The purpose of Dave Waltham’s research was to determine just how rare or common Earth’s long cyclical periods (tens of thousands of years) and low levels of orbital and rotational variation (less than a few percent) would be for the Milky Way Galaxy’s planets as a whole. He achieved this by comparing Earth’s orbital and rotational properties with those of synthetic populations of Earth-like planets generated by detailed computer modeling.

Waltham developed three different sets of models. In the first, he varied Earth-Moon system properties and determined their effect on the planet’s obliquity variations. In the second, he varied the locations of individual planets in the solar system and determined the effect of these locations on Earth’s eccentricity variations. In the third, he varied the overall structure of the solar system and determined the impact of such structure on Earth’s eccentricity variation.

In all three cases, Waltham proved that the actual Earth/Moon/solar system manifests unusually low Milankovitch levels and frequencies compared to similar alternative systems. He established that the probability of our planet possessing such very low Milankovitch frequencies by natural processes alone is less than 0.00001. Similarly, the probability is very low that Earth’s Milankovitch levels (amplitudes) would be as low as they actually are. Waltham concluded, “It therefore appears that there has been anthropic selection for slow Milankovitch cycles.”2 That is, it appears Earth was purposely designed with slow, low-level Milankovitch cycles so as to allow humans to exist and thrive.

Without such Milankovitch cycles, Earth would not only be unsuitable for human beings, but also it would not exhibit the stable climate conditions necessary for the existence of a wide diversity of life-forms. As Waltham points out in his research paper, “planets with Earth-like levels of biodiversity are likely to be very rare.”3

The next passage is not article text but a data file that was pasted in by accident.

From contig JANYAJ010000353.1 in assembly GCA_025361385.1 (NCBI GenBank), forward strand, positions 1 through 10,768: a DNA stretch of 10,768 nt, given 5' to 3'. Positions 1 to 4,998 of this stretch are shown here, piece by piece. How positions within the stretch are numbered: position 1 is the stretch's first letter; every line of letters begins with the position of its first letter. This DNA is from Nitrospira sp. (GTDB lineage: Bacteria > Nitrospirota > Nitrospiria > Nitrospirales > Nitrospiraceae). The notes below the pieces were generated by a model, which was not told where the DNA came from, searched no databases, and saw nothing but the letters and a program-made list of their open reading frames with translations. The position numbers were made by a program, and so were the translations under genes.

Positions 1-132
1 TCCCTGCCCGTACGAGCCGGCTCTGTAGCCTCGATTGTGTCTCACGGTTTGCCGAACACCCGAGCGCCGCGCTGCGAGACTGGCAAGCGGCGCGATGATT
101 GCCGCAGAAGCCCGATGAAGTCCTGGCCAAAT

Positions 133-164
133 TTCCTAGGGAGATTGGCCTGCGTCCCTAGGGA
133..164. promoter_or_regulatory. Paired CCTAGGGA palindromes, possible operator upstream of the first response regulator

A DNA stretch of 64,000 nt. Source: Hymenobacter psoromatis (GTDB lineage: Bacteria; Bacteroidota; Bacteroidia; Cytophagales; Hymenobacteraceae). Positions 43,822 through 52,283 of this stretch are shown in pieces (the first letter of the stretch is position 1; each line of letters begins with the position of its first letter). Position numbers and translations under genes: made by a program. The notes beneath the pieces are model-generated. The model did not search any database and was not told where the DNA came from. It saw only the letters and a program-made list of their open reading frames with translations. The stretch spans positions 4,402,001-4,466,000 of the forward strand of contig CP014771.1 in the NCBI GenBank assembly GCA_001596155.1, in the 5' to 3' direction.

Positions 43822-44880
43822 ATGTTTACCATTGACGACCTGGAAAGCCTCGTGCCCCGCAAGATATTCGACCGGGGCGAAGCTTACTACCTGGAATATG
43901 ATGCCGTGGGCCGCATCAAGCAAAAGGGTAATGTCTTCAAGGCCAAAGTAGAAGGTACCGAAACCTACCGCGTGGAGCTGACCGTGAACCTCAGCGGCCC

Waltham’s results also soundly refute the Gaia hypothesis, which proposes that all life on Earth works together to regulate the environment in such a manner as to maintain ideal conditions for life. Waltham explains that the Gaia hypothesis confuses cause and effect. Climate stability is a precondition for the existence of a complex biosphere; it is not the consequence of a complex biosphere.

Many nontheistic scientists insist the anthropic principle—the tenet that the universe, Earth, and Earth’s life have been designed for human beings—is not testable. Waltham offers two strong rebuttals to this claim. In the conclusions section of his paper, he writes, “Anthropic proposals can be tested by comparing Earth’s properties to those of synthetic populations of Earth-like worlds generated with computer modeling.”4

In a previous paper, Waltham shows how the anthropic principle possesses both predictive and explanatory power.5 There he demonstrates how the anthropic principle explains why the Moon possesses the maximum possible mass that permits Earth to sustain a stable tilt of its rotation axis. The maximum possible mass is necessary to slow down Earth’s rotation rate from four to six hours a day (at the time of life’s origin) to the twenty-four hours per day at the latest time window during which human beings can possibly exist.

Dave Waltham’s latest research effort on anthropic principle selection effects demonstrates that the more astronomers discover and learn about the solar system and extrasolar planetary systems, the more evidence they uncover for the supernatural, super-intelligent design of Earth and the solar system for the specific benefit of the human race.   

  1. Dave Waltham, “Testing Anthropic Selection: A Climate Change Example,” Astrobiology 11 (March 2011): 105–14.
  2. Waltham, 105.
  3. Ibid.
  4. Waltham, 112.
  5. David A. Waltham, “Anthropic Selection for the Moon’s Mass,” Astrobiology 4 (2004): 460–68.